• Collaboration between companies with very different priorities and a framework of effective institutional cooperation are essential to solving long-standing AT/IT interoperability challenges.
  • Development of AT products is not the main mainstream industry challenge at the moment. Lack of understanding amongst both developers and users is the greatest impediment to the wider uptake of AT in the mainstream industry.

 

The workshop

The expert attendees engaged in a lively and varied discussion of the issues. The introduction outlined the challenges facing efforts to implement the digital accessibility agenda and also highlighted the critical need to improve cooperation, collaboration and connectivity between mainstream IT and AT, both at the company and product levels.  The participants agreed that promoting a healthy and competitive AT/IT industry is vital for Europe to comply with the requirements of the Convention on the Rights of Persons with Disabilities and its Digital Accessibility Agenda. This international instrument mandates concrete regulatory measures guaranteeing the accessibility of ICTs and the promotion of the AT industry and is therefore an important benchmark for the 133 signatory governments.

Following the introduction there were three key presentations and roundtable discussions.

Paul Timmers, Head of the European Commission's E-inclusion Unit, gave a realistic and hard-hitting presentation on the state of Europe's AT industry. His major points included:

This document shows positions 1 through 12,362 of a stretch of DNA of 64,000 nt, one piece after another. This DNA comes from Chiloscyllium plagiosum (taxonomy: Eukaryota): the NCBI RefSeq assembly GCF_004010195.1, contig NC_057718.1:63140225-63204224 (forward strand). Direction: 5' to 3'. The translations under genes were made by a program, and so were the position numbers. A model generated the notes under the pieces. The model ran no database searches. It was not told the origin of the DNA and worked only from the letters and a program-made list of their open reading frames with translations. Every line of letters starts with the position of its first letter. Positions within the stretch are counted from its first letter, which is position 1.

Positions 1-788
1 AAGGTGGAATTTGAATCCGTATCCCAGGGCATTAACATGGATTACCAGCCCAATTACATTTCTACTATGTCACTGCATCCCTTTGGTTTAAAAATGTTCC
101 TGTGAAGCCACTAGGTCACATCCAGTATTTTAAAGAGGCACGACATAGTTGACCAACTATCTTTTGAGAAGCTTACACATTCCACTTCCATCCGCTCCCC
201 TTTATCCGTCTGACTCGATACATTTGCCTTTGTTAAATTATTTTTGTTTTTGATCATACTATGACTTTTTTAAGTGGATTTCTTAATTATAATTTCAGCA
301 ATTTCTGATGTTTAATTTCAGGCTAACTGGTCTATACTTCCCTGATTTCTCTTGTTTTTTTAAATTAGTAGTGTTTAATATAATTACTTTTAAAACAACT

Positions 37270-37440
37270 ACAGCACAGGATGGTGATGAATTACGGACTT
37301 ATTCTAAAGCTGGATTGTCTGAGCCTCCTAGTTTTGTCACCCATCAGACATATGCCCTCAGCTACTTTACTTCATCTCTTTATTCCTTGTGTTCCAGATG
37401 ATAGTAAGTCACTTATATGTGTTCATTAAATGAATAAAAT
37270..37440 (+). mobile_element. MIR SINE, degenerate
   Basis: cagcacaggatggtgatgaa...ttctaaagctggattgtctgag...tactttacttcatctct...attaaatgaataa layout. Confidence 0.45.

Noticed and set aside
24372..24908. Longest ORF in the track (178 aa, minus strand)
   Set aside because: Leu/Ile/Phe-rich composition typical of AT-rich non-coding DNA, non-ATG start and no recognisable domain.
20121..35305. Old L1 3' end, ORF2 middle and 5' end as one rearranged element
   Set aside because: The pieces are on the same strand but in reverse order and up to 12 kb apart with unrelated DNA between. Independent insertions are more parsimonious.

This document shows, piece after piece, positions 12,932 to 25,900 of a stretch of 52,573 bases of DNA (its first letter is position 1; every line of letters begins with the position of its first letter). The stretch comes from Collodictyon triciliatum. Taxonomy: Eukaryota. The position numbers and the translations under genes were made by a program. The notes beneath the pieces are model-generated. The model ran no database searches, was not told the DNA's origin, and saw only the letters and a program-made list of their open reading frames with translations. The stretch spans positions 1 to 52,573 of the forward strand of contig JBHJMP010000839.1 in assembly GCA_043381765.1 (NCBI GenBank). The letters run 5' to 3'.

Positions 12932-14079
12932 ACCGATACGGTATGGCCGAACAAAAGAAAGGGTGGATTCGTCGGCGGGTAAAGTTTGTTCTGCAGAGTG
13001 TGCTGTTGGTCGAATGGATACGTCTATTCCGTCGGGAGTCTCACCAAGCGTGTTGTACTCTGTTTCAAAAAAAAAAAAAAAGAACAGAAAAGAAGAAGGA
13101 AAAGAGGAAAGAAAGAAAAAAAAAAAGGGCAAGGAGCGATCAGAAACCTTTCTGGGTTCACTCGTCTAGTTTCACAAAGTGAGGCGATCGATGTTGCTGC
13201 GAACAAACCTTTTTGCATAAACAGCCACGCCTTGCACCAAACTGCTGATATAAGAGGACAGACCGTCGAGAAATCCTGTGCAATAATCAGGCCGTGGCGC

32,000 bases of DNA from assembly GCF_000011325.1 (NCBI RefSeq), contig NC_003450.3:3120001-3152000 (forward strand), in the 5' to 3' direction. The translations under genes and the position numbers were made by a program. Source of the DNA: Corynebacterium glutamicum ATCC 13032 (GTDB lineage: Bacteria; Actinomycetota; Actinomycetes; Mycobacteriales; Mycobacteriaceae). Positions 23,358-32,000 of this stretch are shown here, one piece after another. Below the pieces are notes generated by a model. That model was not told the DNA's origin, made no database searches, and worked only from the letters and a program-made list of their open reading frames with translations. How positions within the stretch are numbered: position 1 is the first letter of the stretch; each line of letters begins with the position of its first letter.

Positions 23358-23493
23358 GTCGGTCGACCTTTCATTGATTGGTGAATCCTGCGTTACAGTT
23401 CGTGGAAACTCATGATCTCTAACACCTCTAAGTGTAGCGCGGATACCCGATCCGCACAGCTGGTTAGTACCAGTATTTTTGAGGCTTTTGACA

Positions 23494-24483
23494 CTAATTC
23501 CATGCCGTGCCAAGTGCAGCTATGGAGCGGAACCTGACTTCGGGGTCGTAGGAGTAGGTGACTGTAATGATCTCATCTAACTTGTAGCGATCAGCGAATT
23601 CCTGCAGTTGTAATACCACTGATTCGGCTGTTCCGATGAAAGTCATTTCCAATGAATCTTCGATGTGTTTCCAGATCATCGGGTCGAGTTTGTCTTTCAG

• Most of the AT market is made up of micro enterprises, which are driven by personal dedication rather than business imperatives and acumen.
  • Many of them are only achieving a tiny part of their potential and often lag behind mainstream technology by 5 years or more. Many also lack the funds or confidence to enter into the mass market.
  • AT consumers have little knowledge of which AT solutions are already available and therefore largely rely on mainstream products.
  • Some mainstream manufacturers treat AT as part of their CSR activities rather than as a profit-making opportunity, leading to a lack of funds for R&D and a limited take up of the "design for all" concept.
  • There are hopeful changes taking place in the industry. Of particular note is the new concept of "open innovation", which allows disability organizations to bypass traditional innovation cycles, to partake in new technological combinations and to move into the mass consumer market. Additionally, there is indication that venture capital is being made available for AT market.